acta satech Journal of the Life & Physical Sciences Babcock

Effectiveness and selectivity considerations of a fenced basket trap fishery in a tropical tidal creek, Southwestern, Nigeria.
*Emmanuel, B.E1., Aladetohun, N.F2. and Orjiukwu, U.M1
University of Lagos, Akoka – Yaba, Lagos. 2Department of Fisheries Technology, Federal College of Fisheries and Marine Technology, Victoria Island Lagos, Nigeria.
June 2015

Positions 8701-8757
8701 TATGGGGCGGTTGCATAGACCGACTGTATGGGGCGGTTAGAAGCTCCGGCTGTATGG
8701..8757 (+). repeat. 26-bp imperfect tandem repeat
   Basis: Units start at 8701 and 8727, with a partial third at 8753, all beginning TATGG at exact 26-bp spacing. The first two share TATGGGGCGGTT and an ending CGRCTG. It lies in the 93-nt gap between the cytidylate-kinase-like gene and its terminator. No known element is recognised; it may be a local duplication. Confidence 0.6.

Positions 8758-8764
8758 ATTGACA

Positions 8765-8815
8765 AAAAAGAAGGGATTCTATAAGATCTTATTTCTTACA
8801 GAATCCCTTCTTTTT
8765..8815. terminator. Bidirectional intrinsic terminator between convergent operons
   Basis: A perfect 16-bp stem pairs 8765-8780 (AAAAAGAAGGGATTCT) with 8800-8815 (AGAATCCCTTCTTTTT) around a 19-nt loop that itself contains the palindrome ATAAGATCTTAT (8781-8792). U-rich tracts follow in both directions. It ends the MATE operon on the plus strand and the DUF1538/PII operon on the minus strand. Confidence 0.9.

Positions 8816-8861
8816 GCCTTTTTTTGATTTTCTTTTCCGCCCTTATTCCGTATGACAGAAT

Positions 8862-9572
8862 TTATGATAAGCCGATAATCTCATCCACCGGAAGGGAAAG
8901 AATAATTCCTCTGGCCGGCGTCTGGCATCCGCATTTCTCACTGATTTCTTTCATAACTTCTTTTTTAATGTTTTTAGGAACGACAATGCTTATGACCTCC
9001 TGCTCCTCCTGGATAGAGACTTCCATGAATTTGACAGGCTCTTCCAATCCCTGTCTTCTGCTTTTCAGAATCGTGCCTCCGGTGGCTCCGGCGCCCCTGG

The effectiveness and selectivity considerations of a fenced basket trap fishery in Abule Eledu creek were studied between October 2006 and March 2007. The basket trap was tedious to operate because of the fence and the fixing of the gear. The trap had preference for Macrobrachium spp and B. lebritonis. Sixteen fish species (including the shellfishes) belonging to 10 families were recorded in this study. Most fin fish caught were juveniles which probably indicated that the creek served as a nursery ground for these species. Species abundance estimate revealed that M. macrobrachion was numerically more abundant in the creek followed by M. vollenhovenii among the shell fishes while B. lebretonis was most abundant numerically among the fin fishes. The highest catch was reported for October (128). This could be related to the well being of the fish in relation to food availability and environmental favorability as a result of nutrients in flush from inland and the storm water in to the creek during the rainy season. The catch per unit effort (CPUE) was 499.67g (0.50kg) per trap. This was low for a good fishing operation since most “fish” caught had low economic value. The trap had low life span of three months without mending. They were attacked by Serpulid, Mercierella enigmatica because of the saline nature of the creek. In general, the basket trap catch was low in diversity, this is a good indicator of a stressed ecosystem and it is commonly agreed that the higher the fish diversity, the more stable the fish community.
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